My weight is also a challenge. Unfortunately, I have chubby Indian genes and need to be lean and thin for on-camera work, which isn’t easy to come for me. My parents used to beat me to eat as a child, and now, I can’t seem to stop eating.
Seriously though, my biggest challenge besides losing my accent and getting thin is working on my craft. I have to read a lot of literature and watch a lot of film and TV shows to learn how it’s done. So I’m trying to challenge myself to improve as an actress. I’ve heard that work will continue for the rest of my life, and I’m looking forward to it.
Apart from acting, what do you do, hobbies, interests, etc.:
For fun, I love to read. I invested in a Kindle, mostly because I’ve run out of space to store books in my NYC apartment. In Guyana, we didn’t have a TV so my parents used to give me $5 to rent books each week, at someone’s home library. I’m not sure if those are still around. I used to beg for more money so I could get more books, then I would read late into the night with a kerosene lamp until the wick burnt out. Memories! But reading was my escape, and my main resource for learning about life and cultures and the world. So even with unlimited TV/movies here, I still prefer to read. I’m also a big foodie so I love to eat and cook, and I post all my creations on Instagram.I also love sports – watching American football and soccer (I played varsity soccer in high school in The Bahamas), and playing tennis and golf, whenever I can. I don’t drink or smoke or go out, so most of the time, I just go outside and walk around the city for fun. I just took up biking in the city so that’s another form of exercise, at least while it’s warm. There is always a new street or festival or even people-watching is great for me, as an actor. Living here has really brought me out of my shell, as I was extremely shy my entire life.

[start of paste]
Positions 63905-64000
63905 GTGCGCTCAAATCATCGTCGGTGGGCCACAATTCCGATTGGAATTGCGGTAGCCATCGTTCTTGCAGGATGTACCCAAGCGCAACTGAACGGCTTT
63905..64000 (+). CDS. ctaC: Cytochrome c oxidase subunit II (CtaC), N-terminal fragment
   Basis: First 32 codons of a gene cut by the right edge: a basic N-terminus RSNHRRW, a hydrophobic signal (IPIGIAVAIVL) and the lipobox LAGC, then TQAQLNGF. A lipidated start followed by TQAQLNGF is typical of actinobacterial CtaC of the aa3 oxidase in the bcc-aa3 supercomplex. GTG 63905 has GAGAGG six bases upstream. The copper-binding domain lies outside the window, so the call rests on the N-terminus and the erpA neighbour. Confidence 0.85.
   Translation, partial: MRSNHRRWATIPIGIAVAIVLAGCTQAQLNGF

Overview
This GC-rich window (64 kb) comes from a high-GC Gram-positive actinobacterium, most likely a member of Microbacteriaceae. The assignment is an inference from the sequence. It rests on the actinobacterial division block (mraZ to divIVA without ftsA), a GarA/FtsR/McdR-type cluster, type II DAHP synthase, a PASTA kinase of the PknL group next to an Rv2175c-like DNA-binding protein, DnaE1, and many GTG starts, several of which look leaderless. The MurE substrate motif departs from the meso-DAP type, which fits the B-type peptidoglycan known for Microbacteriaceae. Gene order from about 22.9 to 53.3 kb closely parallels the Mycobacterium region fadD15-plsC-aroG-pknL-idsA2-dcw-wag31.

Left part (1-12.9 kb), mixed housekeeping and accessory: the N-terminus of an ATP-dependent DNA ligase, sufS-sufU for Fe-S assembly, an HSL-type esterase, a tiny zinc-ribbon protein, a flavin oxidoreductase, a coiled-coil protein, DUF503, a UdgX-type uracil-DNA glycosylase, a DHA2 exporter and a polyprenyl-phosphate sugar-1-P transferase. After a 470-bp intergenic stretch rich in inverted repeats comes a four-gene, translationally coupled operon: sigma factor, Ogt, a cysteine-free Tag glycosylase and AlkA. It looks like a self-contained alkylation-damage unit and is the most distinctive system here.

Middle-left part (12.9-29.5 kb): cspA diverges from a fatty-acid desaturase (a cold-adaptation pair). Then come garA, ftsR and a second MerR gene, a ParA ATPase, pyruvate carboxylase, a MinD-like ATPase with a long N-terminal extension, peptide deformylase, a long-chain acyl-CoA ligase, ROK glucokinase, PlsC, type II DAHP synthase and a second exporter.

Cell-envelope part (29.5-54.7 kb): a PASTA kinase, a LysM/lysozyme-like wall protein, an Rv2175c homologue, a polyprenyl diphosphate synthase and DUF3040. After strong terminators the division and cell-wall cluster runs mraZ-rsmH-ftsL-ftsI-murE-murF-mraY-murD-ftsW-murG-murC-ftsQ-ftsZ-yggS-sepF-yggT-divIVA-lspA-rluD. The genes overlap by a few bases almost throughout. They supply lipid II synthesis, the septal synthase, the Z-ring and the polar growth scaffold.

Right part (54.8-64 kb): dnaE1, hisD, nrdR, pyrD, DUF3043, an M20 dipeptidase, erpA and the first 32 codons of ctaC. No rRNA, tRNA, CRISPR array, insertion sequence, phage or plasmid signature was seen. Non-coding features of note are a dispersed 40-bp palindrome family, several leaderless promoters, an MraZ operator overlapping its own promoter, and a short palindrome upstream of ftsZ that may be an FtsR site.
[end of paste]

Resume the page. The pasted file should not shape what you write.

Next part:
FIVE things we don’t know about Rhona Fox:
1 “Rhona” in Hindi means cry and I cry a lot – during movies, when people win awards or when my favourite team wins a game. I also laugh a lot so I balance it out.
2 My favourite cuisine is Guyanese. Now that I’m vegan, I try to make vegan versions of all my favourites like curried squash with veggie chunks instead of squash curry with beef.
3 I used to suck my finger for years and had to get braces – twice! As a child, I never smiled or always covered my mouth, so now I’m obsessed with my teeth and smile all the time.
4 I wanted to be a lawyer and initially went to university to study economics, then fell in love with entertainment and changed my major to communication so I can work in Television.
5 I’m the black sheep of my family. My two older brothers are both engineers and very successful in their respective fields. My Dad still isn’t too keen on the acting thing, but my Mom has come around. They wanted me to be a teacher like them, or an accountant – something they are familiar with. Mom actually laughs whenever I tell her of my various strange roles, such as a zookeeper on a new film called ‘Beware The Night.’ She rarely laughs but she is always cracking up now when I talk to her about acting. She’s been my biggest supporter and I wouldn’t be where I am today without her.
To learn more about Rhona and to interact with her on social media visit www.rhonafox.com.